A study in Spain shows that insecurity at work is directly and negatively linked to satisfaction in work and life, as well as affecting performance and commitment. Furthermore, the research reveals that the consequences of this insecurity are different according to the occupational group they work in.
A study led by Spanish psychologists has concluded that the feeling that one is going to lose their job worsens satisfaction levels in other areas of life, such as family, health, financial circumstances and the work-free time balance.
As the fear of unemployment increases "the level of work insecurity rises, people are less satisfied with their personal, work and family lives and they are less committed to their work" Amparo Caballer, researcher at the Psychology Department at the University of Valencia, and co-author of the study told SINC.
This analysis, published in The Spanish Journal of Psychology, also reveals that the consequences of job insecurity are different in each occupational group.
Three different groups have been identified: blue collar workers, white collar workers and 'professionals'. The first group included people with positions that do not need high qualifications, such as supermarket shelf-fillers or hospital attendants. The second group includes office and administration workers and supermarket assistants and check-out staff. The 'professionals' group includes doctors, engineers and nurses.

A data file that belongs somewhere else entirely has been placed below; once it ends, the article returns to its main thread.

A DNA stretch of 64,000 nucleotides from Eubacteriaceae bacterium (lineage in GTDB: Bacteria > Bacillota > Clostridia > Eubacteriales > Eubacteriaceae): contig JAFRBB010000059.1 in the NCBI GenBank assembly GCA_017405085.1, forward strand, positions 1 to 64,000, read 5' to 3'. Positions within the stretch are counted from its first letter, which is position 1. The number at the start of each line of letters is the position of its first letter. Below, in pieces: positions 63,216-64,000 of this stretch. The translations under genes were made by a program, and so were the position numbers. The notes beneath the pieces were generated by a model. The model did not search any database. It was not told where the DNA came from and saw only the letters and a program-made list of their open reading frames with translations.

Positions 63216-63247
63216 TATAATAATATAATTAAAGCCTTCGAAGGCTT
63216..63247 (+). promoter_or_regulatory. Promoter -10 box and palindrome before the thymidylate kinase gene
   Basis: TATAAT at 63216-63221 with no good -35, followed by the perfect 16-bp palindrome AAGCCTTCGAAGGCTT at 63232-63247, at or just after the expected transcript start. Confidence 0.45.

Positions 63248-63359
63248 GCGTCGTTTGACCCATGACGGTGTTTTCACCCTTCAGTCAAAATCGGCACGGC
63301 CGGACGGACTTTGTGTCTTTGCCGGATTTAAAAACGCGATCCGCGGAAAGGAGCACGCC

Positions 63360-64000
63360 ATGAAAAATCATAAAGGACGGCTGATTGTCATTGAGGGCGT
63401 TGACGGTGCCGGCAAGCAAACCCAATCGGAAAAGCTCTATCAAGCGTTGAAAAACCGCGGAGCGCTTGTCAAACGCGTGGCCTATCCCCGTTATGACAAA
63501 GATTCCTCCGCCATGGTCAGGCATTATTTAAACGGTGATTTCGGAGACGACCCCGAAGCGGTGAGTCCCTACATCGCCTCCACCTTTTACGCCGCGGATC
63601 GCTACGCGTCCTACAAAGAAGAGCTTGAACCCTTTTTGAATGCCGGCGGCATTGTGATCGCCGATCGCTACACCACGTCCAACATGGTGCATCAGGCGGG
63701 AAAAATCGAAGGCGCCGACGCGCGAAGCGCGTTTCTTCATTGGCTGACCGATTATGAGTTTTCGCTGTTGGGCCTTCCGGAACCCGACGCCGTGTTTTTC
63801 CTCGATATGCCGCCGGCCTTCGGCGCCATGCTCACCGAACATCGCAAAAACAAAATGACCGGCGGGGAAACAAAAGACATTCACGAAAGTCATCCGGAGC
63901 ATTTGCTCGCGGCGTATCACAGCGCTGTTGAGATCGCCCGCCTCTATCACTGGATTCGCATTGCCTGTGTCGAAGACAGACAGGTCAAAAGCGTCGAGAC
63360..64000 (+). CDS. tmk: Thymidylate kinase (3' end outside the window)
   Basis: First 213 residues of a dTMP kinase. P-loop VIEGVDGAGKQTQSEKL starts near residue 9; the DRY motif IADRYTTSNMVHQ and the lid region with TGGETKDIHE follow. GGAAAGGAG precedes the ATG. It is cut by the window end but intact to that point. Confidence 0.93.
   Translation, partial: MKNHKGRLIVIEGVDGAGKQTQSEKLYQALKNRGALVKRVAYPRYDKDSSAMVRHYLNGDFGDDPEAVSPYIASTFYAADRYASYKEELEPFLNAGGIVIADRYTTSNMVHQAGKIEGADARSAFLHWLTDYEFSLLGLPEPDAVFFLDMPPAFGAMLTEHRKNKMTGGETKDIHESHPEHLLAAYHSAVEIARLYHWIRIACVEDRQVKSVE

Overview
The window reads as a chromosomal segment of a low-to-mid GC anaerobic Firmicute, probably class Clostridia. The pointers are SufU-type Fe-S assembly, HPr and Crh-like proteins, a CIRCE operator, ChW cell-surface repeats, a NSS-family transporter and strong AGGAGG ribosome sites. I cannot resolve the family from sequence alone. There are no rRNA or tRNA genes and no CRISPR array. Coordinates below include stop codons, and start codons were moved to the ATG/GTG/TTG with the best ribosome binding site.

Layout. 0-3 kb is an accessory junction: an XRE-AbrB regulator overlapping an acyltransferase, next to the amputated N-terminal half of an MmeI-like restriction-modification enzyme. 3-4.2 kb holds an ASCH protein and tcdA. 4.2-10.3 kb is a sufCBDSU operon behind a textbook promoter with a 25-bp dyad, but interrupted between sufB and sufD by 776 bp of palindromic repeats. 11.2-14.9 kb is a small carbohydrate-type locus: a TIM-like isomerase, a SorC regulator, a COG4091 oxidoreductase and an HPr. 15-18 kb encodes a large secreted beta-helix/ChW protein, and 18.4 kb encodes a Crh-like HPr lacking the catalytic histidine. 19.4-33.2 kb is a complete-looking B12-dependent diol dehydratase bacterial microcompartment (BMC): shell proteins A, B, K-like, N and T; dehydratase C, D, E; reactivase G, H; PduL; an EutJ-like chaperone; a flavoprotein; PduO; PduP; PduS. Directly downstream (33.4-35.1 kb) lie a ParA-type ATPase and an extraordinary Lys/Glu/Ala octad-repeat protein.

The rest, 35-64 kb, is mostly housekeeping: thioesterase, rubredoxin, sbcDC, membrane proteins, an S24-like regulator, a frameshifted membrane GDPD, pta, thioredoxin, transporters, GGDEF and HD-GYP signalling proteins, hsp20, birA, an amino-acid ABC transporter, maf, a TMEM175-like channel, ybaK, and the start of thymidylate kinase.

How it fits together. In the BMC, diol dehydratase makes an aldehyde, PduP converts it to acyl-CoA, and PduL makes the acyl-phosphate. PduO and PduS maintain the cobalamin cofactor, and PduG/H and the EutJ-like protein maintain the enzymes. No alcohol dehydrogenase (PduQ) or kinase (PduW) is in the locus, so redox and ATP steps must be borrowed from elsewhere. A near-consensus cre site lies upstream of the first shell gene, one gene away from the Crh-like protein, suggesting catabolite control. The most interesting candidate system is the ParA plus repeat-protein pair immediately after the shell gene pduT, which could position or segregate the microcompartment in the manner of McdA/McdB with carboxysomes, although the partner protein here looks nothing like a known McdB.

When there is uncertainty about employment, blue collar workers "are less satisfied with life and they work less productively than the other groups studied", Caballer explains. White collar workers are the ones who display the most dissatisfaction at times of instability.
Upon examining the results of the study, not all employees react to insecurity in the same way. Some groups are more prone to react more negatively to perceiving insecurity at work. Therefore the study authors advise against approaching the problems in the same way as with different groups in the company.
Permanent or temporary
The study's data was collected in the study through 321 worker's answers in a questionnaire. 51.4% were people who worked in hospitals, 25.7% had positions in supermarkets and commercial distribution companies and 22.9% were temporary work agency employees.
The average age of the study participants was 32. 66% had a permanent contract and 34% had other types of contracts (temporary, for example). "For work insecurity studies, whether the type of contract is temporary or permanent is an important variable" Caballer reports.
In the study, 74.3% were women and 25.7% were men, which the expert recognises could be because "in these sectors, the majority of workers are women, and therefore the majority of the sample are".
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More information: Beatriz Sora Miana, M. Gloria González-Morales, Amparo Caballer y José M. Peiró. "Consequences of Job Insecurity and the Moderator Role of Occupational Group". The Spanish Journal of Psychology. 2011. 14, (2), 820-831. DOI: 10.5209